Paul Kawata’s Fashion

This week we were to gather for the 2021 United States Conference on HIV/AIDS. While it was right to pivot to a virtual meeting, I’m still disappointed that we don’t get to see each other. Back in May, NMAC was very confident that we could meet in the fall, but the Delta variant kicked our ass. Hopefully we can meet in the Spring of 2022 (look for an announcement).

It would seem disingenuous to not state the obvious: with no in-person USCHA there’s no Paul Kawata fashion, no gaudy over the top jackets that can be spotted across the room. In the early days, there was a method to my madness. I used fashion to stand out from the crowd. DC has a very strict dress code of blue or grey suits. Everyone looks the same and very heterosexual. My clothes screamed “gay” and, back in the ‘80s, that was radical.

Because of my work in the movement, I was lucky to sit at the feet of one of the last great social doyennes of New York, Mrs. Judith Peabody. Judy committed her life to taking care of her friends who were dying of AIDS. With her Peabody pedigree and old family money, she forced open the doors of “social” New York. Her world did not want to talk about HIV. Judy’s actions raised a lot of concerns because “women of a certain social standing” did not hang with people like me. We bonded over too many friends who died too soon.

Judy showed me how fashion was more than pretty clothes. Her outfits sent messages of love and acceptance. She didn’t just wear Bill Blass to the Met Ball, she also wore Bill to Harlem where she volunteered at Harlem House. She wore Bill to her HIV support group for care givers at GMHC. Her fashion made people smile. The designer clothes, jewelry, and big hair brought joy and beauty everywhere she went and to everyone she touched. Judy once told me, “I am who I am wherever I am. I dress this way to go to the ballet and to Harlem.” Judy was my Auntie Mama. She introduced me to a world that was larger than I could have imaged. My over-the-top jackets are an homage to Mrs. Peabody.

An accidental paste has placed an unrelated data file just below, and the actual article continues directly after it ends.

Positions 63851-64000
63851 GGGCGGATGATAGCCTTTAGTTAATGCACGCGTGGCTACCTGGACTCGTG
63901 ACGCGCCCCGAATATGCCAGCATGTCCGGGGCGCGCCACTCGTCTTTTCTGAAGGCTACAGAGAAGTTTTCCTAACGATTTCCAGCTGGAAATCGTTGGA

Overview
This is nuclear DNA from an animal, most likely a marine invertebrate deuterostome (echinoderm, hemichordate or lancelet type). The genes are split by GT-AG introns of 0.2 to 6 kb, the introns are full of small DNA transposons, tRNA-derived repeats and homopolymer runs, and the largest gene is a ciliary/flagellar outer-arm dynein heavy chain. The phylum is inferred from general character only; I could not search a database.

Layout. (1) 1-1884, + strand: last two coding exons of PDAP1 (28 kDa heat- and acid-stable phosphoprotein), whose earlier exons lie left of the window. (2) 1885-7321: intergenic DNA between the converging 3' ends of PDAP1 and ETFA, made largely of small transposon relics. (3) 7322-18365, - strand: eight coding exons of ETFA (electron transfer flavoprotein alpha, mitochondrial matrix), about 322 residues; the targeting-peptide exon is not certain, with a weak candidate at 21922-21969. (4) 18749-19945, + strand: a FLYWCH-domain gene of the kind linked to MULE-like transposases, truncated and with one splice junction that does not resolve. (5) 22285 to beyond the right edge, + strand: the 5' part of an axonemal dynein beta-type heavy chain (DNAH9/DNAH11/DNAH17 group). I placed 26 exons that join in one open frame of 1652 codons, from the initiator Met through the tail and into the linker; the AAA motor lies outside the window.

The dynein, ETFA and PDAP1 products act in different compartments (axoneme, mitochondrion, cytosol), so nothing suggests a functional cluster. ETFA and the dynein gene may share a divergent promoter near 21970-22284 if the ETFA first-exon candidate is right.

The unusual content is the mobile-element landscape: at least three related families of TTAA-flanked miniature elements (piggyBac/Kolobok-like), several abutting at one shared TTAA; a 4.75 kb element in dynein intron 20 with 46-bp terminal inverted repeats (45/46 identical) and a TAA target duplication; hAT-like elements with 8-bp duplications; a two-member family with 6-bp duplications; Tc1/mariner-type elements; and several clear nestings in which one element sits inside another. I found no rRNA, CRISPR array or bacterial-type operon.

Hopefully, this story made you smile. There really was a time when I was fun. I know it seems impossible now, but I swear to you, I used to be fun! I saw myself as an Asian Joan Crawford. If you don’t know who she is, look it up and get out of my face. Can you tell I’ve been watching and re-watching RuPaul’s Drag Race?

Missing people is hard. When I say I’m a little gutted, I mean it. I worry that COVID makes our work impossible. Okay, I said it. We are falling behind and our efforts to end HIV have stalled. It’s not our fault. Who could have foreseen COVID? While I understand the need to prioritize, I worry that HIV, STDs, and Hepatitis are going unchecked. It’s time to figure out how to live with COVID while ending multiple epidemics.

The Biden/Harris Plan to End the HIV/AIDS epidemic will be released around World AIDS Day. While NMAC has not seen the plan, our hope is that it will lead with race. I’m looking for a plan/challenge that is bigger than I am, something that will take teams of experts and community working together to solve, to be excited about the future and our work to end HIV/AIDS epidemic.

Back in the day, it was scandalous when I wore a purple jacket and no tie to meet President Obama. In a sea of uniformity, I stood out like the flower I am. Due to COVID I’ve not been shopping in a long time. In fact, I’m living in sweatpants. I don’t think I will ever wear slacks again, let alone over the top jackets. Recently I purchased my first pair of comfortable shoes that are not cute. They look like grandpa shoes, but I guess I am getting to that age. Thanks to the filters, I look young and refreshed on my zoom calls. The reality is far less attractive. Please be kind the next time you see me.

While not in-person, I look forward to seeing everyone virtually at the 2021 United States Conference on HIV/AIDS. There is still time to register. What else do you have to do? This year’s meeting directly follows the release of new EHE plans. It will be an important time to restart our efforts to end the epidemics of HIV, STD, and Hepatitis and to fight like hell for the living while never forgetting the shoulders we stand on.

Yours in the Struggle,










Paul Kawata
*This picture of me and Judy was taken at a dinner that we hosted at the Library of Congress. The HIV community came together to celebrate the election of President Bill Clinton. Larry Kramer would protest at the dinner, but that story is saved for later.